Once cooked, let the cake layers cool down for about 10 min, then remove from tins and leave on a rack. Let them cool completely before starting to assemble the layered cake.


Whilst the cake is cooking prepare the filling and the icing.

Filling ( bergamot curd)

Rinse the bergamot, grate the rid and squeeze them.

Scoop out the coconut cream from the can leaving the water and place in a small saucepan.

Prepare the arrowroot stirring it in a couple of tablespoon of the leftover coconut water (you can use the rest for stews or smoothies).

In the saucepan heat the coconut with the bergamot juice with the xylitol, cardamom and the salt, stirring for a couple of minutes. Bring to a gentle boil over a low flame.

Stir in the arrowroot and the vanilla. Turn off the flame and leave aside to cool completely. Add the bergamot rid to it.

The bergamot curd should be firm enough so the filling stay in the cake. You can reheat and add a bit more dissolved arrowroot, if needed.

Frosting

Cream the cashews in the food processor until perfectly smooth.
All ingredients must be at room temperature, and not too cold.

Whip up the coconut cream adding the powdered Xylitol ( you can powder it in a food processor) and then the cocoa butter. Combine very well. Fold in the cashews and leave in the fridge to cool down for 10-20 minutes.
 

Assembling

When the cakes are perfectly cold and the frosting and filling are creamy, you can start to assemble.

(If the cakes are rounded cut off the top, taking care to cut them straight and similar in height)

Spread a measured amount of filling in the centre up to 1.5 cm from edges. All around the curd pipe or scoop your white frosting. Than place on top an other cakes disk and repeat. Place the last cake upside down.

Now you can start with the frosting. Poke a long stick in the middle of the cake. This will hold the layered cake while you work with the frosting. If necessary put back in the fridge for some moments before starting.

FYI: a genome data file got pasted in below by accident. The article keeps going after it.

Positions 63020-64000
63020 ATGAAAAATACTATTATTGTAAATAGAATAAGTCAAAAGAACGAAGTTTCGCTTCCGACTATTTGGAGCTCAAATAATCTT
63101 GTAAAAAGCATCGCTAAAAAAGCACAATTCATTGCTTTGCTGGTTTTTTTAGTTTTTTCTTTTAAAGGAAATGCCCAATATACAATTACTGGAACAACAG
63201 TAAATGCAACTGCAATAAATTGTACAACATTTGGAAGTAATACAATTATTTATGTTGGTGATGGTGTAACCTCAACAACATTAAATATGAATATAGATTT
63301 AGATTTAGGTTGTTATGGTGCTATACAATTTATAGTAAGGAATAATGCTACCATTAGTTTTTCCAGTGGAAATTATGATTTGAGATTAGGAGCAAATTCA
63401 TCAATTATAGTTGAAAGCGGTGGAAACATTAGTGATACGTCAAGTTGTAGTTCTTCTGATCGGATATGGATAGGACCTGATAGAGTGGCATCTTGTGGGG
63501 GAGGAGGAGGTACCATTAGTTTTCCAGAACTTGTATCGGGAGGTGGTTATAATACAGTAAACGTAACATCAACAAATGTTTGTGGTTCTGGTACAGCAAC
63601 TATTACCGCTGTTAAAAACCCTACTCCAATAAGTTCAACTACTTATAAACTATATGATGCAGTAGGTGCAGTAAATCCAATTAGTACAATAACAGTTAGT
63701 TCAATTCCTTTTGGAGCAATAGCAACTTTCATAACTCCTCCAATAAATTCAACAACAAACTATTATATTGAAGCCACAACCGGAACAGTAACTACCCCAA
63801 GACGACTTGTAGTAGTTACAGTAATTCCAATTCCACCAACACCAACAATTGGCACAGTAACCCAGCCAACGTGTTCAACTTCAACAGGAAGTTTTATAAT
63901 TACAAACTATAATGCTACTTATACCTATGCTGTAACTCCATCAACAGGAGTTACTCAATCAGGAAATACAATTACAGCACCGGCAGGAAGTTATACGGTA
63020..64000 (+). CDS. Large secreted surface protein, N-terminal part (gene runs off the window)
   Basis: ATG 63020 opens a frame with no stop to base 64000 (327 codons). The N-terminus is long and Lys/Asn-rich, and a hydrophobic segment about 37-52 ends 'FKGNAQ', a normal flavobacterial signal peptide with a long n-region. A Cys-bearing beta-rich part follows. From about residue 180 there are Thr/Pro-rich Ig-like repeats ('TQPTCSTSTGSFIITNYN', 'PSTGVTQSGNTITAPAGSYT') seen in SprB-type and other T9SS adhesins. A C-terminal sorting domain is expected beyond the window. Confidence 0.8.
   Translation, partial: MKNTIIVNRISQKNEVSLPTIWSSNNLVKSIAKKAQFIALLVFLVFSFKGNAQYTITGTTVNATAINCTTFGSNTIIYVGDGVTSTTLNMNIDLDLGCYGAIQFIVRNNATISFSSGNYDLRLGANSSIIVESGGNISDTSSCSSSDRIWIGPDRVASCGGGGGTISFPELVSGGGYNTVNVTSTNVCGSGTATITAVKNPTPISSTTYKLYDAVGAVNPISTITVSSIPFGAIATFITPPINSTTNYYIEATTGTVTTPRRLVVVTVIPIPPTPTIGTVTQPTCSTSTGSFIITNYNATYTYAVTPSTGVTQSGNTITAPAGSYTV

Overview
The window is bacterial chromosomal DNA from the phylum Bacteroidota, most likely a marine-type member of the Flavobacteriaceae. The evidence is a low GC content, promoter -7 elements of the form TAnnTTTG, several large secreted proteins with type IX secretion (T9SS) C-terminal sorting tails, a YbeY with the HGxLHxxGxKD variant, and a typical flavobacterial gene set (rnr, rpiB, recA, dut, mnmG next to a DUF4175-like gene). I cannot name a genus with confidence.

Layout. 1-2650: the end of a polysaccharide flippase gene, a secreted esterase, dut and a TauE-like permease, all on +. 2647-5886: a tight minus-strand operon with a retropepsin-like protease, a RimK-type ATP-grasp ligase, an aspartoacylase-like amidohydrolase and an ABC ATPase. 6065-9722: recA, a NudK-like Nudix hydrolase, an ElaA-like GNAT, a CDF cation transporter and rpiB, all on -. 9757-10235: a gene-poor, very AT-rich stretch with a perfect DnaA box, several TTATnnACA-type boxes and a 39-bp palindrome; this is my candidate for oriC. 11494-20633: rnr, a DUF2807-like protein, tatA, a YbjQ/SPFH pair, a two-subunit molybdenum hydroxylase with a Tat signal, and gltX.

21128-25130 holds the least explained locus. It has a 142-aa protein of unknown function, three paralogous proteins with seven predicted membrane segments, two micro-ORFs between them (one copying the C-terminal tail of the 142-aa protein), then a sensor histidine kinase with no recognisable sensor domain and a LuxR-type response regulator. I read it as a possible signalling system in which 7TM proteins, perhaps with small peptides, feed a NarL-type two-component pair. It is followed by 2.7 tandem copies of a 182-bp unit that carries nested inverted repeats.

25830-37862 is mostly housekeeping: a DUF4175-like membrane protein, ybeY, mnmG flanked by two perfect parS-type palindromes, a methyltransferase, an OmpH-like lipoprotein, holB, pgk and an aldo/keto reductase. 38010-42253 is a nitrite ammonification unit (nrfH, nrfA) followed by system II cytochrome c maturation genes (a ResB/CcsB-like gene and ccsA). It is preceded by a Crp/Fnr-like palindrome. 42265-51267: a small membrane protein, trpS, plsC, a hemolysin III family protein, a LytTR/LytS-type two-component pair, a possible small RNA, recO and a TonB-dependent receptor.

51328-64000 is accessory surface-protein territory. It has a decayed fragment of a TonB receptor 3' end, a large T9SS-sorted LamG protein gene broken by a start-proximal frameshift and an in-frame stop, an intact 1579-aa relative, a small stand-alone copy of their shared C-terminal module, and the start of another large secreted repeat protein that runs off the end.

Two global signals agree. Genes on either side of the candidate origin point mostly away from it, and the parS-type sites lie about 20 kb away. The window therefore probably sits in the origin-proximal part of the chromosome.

Scoop a generous amount of frosting on top of the cake, and with a spatula work it all around the top and down the sides of it, scraping away the excess very gently.  You want to fill up any space leaving some of the cake edges still visible.

Keep working the sides until you are happy with the result, if needing some extra directions try here. Clean the edges and smooth the top, then decorate.

 

Enjoy! xx

Rhubarb Cake and Spring Gathering with The Little Plantation

I am beyond excitement to share with you that the 27th of April I will be co-hosting my first Supper-club with one of the sweetest and most creative gal of all, in the vibrant setting of theSocial Pantry in Battersea.

The way you nourish you through your surroundings is very important. My kitchen is a collection of stain-steel, brass and hand made ceramics, that are beautiful and that last. A balance between beautiful, trustable and meaningful.

The same when I choose the people that nourish my inner environment. They are honest and beautiful. Kimberly in one of them. Her warm heart reflect in her manners, in her heartfelt cooking, in her actions (she was part of the little bounch that make happen the massive Women's March on London).